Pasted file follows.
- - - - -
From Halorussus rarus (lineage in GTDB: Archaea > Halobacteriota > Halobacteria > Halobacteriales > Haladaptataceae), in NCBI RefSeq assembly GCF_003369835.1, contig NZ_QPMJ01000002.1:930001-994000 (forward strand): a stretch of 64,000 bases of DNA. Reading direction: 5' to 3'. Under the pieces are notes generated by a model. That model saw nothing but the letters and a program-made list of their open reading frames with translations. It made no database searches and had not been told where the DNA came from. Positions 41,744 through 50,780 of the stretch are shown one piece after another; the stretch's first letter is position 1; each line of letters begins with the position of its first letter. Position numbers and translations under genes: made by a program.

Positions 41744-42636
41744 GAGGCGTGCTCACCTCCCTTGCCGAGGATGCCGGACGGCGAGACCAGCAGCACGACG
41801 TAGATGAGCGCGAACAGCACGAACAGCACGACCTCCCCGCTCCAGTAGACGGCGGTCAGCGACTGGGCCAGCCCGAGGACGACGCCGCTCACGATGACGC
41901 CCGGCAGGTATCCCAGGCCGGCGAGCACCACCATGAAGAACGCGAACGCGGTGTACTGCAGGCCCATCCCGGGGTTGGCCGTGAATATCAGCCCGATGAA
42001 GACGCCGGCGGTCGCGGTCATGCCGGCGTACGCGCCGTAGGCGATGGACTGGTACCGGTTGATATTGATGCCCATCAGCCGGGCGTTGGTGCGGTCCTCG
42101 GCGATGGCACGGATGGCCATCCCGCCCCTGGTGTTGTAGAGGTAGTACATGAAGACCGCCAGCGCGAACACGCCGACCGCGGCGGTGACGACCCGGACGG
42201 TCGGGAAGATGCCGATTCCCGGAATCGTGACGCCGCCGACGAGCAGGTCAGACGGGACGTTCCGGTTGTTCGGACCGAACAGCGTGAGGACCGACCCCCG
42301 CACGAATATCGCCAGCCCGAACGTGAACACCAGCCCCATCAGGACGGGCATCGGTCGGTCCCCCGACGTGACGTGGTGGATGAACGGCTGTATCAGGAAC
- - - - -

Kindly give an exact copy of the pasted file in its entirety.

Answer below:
From Halorussus rarus (lineage in GTDB: Archaea > Halobacteriota > Halobacteria > Halobacteriales > Haladaptataceae), in NCBI RefSeq assembly GCF_003369835.1, contig NZ_QPMJ01000002.1:930001-994000 (forward strand): a stretch of 64,000 bases of DNA. Reading direction: 5' to 3'. Under the pieces are notes generated by a model. That model saw nothing but the letters and a program-made list of their open reading frames with translations. It made no database searches and had not been told where the DNA came from. Positions 41,744 through 50,780 of the stretch are shown one piece after another; the stretch's first letter is position 1; each line of letters begins with the position of its first letter. Position numbers and translations under genes: made by a program.

Positions 41744-42636
41744 GAGGCGTGCTCACCTCCCTTGCCGAGGATGCCGGACGGCGAGACCAGCAGCACGACG
41801 TAGATGAGCGCGAACAGCACGAACAGCACGACCTCCCCGCTCCAGTAGACGGCGGTCAGCGACTGGGCCAGCCCGAGGACGACGCCGCTCACGATGACGC
41901 CCGGCAGGTATCCCAGGCCGGCGAGCACCACCATGAAGAACGCGAACGCGGTGTACTGCAGGCCCATCCCGGGGTTGGCCGTGAATATCAGCCCGATGAA
42001 GACGCCGGCGGTCGCGGTCATGCCGGCGTACGCGCCGTAGGCGATGGACTGGTACCGGTTGATATTGATGCCCATCAGCCGGGCGTTGGTGCGGTCCTCG
42101 GCGATGGCACGGATGGCCATCCCGCCCCTGGTGTTGTAGAGGTAGTACATGAAGACCGCCAGCGCGAACACGCCGACCGCGGCGGTGACGACCCGGACGG
42201 TCGGGAAGATGCCGATTCCCGGAATCGTGACGCCGCCGACGAGCAGGTCAGACGGGACGTTCCGGTTGTTCGGACCGAACAGCGTGAGGACCGACCCCCG
42301 CACGAATATCGCCAGCCCGAACGTGAACACCAGCCCCATCAGGACGGGCATCGGTCGGTCCCCCGACGTGACGTGGTGGATGAACGGCTGTATCAGGAAC